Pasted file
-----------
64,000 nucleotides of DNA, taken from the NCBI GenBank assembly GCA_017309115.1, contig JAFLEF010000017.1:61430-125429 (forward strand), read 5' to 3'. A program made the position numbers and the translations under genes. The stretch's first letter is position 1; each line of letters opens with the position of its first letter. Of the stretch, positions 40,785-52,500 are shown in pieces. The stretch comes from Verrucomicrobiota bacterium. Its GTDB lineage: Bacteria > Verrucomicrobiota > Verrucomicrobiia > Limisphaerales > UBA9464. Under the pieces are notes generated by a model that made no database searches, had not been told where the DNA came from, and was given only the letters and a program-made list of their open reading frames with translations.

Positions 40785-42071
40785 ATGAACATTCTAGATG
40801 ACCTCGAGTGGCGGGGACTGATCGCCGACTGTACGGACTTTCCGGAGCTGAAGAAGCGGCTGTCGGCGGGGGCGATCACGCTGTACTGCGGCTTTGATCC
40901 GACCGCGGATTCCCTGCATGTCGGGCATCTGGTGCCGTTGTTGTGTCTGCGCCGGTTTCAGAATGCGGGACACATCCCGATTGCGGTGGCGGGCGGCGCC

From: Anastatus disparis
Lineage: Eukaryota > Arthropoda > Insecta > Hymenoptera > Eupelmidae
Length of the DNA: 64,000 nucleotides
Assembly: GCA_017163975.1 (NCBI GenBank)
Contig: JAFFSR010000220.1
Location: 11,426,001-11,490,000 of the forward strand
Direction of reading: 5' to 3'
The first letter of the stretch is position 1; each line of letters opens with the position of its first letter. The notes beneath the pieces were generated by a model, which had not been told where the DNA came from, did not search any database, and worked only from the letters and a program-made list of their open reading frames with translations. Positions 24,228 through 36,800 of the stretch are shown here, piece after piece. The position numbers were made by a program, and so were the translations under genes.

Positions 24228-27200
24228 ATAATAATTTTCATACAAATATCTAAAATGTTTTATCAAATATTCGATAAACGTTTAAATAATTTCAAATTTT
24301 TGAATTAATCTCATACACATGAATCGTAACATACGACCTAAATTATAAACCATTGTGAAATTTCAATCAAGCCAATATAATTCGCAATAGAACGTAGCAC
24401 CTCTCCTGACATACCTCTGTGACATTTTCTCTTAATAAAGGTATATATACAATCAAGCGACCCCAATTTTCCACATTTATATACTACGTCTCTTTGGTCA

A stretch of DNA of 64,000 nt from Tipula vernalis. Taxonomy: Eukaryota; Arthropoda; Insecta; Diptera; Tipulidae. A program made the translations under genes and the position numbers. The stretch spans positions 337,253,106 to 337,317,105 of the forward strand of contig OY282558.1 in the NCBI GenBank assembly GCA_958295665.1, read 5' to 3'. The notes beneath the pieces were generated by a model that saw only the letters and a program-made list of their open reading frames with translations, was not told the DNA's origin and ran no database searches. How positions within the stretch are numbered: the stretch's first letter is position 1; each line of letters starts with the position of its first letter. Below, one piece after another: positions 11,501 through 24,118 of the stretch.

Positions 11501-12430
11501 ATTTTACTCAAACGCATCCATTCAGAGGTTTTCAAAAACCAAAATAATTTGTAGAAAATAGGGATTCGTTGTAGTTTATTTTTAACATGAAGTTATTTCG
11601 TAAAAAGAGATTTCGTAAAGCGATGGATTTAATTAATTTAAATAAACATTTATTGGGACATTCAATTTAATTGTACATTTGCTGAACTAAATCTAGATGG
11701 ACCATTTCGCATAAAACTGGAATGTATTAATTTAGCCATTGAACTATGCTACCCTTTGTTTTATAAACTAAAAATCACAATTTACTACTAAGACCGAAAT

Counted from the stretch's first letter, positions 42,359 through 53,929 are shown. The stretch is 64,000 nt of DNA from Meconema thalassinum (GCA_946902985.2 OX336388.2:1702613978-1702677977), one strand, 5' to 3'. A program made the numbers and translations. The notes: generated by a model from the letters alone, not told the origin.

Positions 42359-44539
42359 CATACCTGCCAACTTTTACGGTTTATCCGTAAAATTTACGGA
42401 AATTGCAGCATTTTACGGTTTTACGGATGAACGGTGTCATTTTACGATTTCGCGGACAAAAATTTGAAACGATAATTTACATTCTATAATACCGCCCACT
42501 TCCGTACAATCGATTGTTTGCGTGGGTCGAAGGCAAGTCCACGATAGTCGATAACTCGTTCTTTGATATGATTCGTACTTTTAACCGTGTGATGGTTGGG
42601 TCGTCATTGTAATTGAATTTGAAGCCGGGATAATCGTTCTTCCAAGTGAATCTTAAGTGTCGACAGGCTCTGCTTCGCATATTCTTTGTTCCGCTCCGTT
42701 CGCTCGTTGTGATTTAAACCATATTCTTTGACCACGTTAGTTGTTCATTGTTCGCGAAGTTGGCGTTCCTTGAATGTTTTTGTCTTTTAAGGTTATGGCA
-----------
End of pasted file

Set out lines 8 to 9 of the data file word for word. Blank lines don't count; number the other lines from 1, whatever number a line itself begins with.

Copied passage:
Length of the DNA: 64,000 nucleotides
Assembly: GCA_017163975.1 (NCBI GenBank)